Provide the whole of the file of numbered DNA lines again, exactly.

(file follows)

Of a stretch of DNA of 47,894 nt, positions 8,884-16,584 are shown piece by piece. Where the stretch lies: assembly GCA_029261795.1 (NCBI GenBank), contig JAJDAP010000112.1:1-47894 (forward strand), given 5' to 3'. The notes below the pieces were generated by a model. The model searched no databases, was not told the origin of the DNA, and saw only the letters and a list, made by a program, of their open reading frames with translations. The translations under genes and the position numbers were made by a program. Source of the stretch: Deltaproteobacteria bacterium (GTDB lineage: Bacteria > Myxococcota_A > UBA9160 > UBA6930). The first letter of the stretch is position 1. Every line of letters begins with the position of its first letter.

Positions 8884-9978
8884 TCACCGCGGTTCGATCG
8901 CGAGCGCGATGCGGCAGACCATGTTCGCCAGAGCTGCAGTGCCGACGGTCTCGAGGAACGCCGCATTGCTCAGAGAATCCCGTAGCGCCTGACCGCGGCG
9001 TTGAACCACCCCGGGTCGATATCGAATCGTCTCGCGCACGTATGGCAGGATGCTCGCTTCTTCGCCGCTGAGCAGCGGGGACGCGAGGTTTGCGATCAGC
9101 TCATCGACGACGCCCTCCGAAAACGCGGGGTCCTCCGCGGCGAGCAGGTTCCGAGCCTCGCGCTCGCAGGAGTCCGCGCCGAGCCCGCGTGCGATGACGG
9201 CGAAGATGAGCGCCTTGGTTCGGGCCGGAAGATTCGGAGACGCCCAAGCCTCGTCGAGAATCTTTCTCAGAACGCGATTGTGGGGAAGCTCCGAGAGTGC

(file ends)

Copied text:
Of a stretch of DNA of 47,894 nt, positions 8,884-16,584 are shown piece by piece. Where the stretch lies: assembly GCA_029261795.1 (NCBI GenBank), contig JAJDAP010000112.1:1-47894 (forward strand), given 5' to 3'. The notes below the pieces were generated by a model. The model searched no databases, was not told the origin of the DNA, and saw only the letters and a list, made by a program, of their open reading frames with translations. The translations under genes and the position numbers were made by a program. Source of the stretch: Deltaproteobacteria bacterium (GTDB lineage: Bacteria > Myxococcota_A > UBA9160 > UBA6930). The first letter of the stretch is position 1. Every line of letters begins with the position of its first letter.

Positions 8884-9978
8884 TCACCGCGGTTCGATCG
8901 CGAGCGCGATGCGGCAGACCATGTTCGCCAGAGCTGCAGTGCCGACGGTCTCGAGGAACGCCGCATTGCTCAGAGAATCCCGTAGCGCCTGACCGCGGCG
9001 TTGAACCACCCCGGGTCGATATCGAATCGTCTCGCGCACGTATGGCAGGATGCTCGCTTCTTCGCCGCTGAGCAGCGGGGACGCGAGGTTTGCGATCAGC
9101 TCATCGACGACGCCCTCCGAAAACGCGGGGTCCTCCGCGGCGAGCAGGTTCCGAGCCTCGCGCTCGCAGGAGTCCGCGCCGAGCCCGCGTGCGATGACGG
9201 CGAAGATGAGCGCCTTGGTTCGGGCCGGAAGATTCGGAGACGCCCAAGCCTCGTCGAGAATCTTTCTCAGAACGCGATTGTGGGGAAGCTCCGAGAGTGC